32 years after its original release, Jim Henson’s Labyrinth is heading back to movie theaters for three days only.
The nationwide fan celebration is the latest collaboration between Fathom Events, The Jim Henson Company and Sony Pictures Entertainment.
Released in 1986, Labyrinth was met with a mixed critical response but it has gained a massive following and is now considered a classic. Opening in only eighth place at the U.S. box office, it actually dropped out of the top ten in its second week of release. By the end of its domestic run, Labyrinth had only grossed $12.73 million - that’s just over half of its $25 million budget.
I caught up with Brian Henson, director, producer and Chairman of the Jim Henson Company, to talk about the rerelease, working with his father and David Bowie, the movie’s legacy and his future plans for Labyrinth.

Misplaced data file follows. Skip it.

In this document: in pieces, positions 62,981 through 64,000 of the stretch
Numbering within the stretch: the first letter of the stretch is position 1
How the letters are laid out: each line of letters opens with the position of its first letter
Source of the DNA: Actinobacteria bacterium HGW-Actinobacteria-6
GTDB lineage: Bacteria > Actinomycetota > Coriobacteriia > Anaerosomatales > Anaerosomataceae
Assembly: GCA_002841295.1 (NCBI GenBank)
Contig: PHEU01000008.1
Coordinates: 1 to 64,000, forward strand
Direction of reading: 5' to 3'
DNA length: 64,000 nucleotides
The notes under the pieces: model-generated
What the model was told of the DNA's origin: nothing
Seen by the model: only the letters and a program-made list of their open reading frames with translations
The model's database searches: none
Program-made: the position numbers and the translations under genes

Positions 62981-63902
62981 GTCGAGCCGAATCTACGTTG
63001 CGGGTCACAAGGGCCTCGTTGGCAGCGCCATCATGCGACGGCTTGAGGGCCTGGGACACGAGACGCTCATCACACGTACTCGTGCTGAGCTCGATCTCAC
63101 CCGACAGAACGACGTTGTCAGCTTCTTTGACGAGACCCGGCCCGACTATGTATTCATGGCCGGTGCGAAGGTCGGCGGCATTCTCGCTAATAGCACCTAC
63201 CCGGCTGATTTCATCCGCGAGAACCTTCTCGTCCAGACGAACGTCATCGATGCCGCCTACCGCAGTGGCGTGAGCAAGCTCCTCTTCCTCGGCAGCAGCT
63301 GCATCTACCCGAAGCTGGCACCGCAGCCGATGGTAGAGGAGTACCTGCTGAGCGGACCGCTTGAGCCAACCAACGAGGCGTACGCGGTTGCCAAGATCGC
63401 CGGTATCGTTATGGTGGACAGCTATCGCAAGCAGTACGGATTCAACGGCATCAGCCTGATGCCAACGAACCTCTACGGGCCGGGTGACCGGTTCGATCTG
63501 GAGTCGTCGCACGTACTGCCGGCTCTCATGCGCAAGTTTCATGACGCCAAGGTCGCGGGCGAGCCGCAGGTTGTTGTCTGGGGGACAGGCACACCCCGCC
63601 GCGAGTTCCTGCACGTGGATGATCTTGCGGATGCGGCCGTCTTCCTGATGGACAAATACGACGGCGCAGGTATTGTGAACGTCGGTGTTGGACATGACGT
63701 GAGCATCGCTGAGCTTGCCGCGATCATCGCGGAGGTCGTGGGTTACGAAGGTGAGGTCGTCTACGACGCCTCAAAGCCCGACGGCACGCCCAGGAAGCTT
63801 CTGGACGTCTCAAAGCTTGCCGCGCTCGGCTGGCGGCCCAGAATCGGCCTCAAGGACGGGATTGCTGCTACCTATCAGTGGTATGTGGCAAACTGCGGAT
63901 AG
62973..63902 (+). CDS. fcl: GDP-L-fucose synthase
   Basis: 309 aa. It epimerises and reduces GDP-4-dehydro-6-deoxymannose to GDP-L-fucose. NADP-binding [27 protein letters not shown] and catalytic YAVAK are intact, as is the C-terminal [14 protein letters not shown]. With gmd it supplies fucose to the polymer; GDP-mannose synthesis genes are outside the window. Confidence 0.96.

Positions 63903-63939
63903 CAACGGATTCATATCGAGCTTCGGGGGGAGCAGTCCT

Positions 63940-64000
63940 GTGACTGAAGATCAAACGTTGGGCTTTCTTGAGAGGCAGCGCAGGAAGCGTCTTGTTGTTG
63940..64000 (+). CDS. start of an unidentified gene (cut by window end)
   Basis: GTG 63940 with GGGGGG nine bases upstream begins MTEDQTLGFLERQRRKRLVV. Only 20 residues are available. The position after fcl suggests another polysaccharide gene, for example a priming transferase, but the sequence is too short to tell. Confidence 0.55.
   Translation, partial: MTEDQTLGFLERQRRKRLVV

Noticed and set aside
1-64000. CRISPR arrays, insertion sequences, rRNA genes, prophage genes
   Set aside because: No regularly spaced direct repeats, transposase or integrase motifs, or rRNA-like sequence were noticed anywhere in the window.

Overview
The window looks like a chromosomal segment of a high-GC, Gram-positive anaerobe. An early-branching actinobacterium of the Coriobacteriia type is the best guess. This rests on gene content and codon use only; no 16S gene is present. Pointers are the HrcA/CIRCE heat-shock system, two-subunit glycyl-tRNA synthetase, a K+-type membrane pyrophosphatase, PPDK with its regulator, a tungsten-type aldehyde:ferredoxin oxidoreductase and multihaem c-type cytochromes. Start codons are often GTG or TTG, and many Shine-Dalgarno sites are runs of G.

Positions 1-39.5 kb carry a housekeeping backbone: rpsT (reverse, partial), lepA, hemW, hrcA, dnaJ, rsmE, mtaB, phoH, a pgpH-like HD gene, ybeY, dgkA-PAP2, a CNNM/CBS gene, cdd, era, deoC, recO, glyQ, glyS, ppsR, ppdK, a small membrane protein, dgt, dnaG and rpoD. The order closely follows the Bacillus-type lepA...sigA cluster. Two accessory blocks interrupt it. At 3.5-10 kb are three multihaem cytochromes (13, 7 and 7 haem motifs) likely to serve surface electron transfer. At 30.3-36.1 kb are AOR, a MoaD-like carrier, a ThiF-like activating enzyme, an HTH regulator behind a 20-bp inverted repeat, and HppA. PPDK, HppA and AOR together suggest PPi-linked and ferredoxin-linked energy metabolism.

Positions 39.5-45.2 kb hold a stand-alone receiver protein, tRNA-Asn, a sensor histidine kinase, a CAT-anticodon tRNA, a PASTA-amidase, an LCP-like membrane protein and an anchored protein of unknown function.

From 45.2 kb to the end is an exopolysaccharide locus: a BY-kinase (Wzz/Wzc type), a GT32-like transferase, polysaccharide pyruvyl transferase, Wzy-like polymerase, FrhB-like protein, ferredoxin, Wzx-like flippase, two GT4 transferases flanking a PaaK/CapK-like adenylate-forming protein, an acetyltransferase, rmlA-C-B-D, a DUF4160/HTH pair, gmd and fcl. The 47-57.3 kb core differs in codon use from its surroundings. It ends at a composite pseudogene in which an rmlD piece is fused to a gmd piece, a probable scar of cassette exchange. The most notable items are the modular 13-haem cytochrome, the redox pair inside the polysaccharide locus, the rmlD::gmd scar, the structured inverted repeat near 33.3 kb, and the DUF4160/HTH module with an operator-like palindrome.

Simon Thompson: What's it like seeing Labyrinth back on the big screen?
Brian Henson: I think it's fabulous. We've remastered it and it looks absolutely beautiful. My dad did two giant worldbuilding movies, one was The Dark Crystal and the other was Labyrinth. The only way to fully appreciate those worlds is to see them on the big screen.
ST: How much work did you put into cleaning this up for the rerelease?
BH: We went all the way back to the original print. Every time you remaster it, it just gets better and better. When it was remastered for Blu-ray that was just 1080i resolution. I don't know what theaters will be playing for this version, but it'll be 2K to 4K. It really looks stunning.
ST: Labyrinth wasn't particularly successful when it was first released in movie theaters but it has become hugely popular and is considered to be a classic. Did you or your father, Jim, have any idea that it would become a pop culture phenomenon?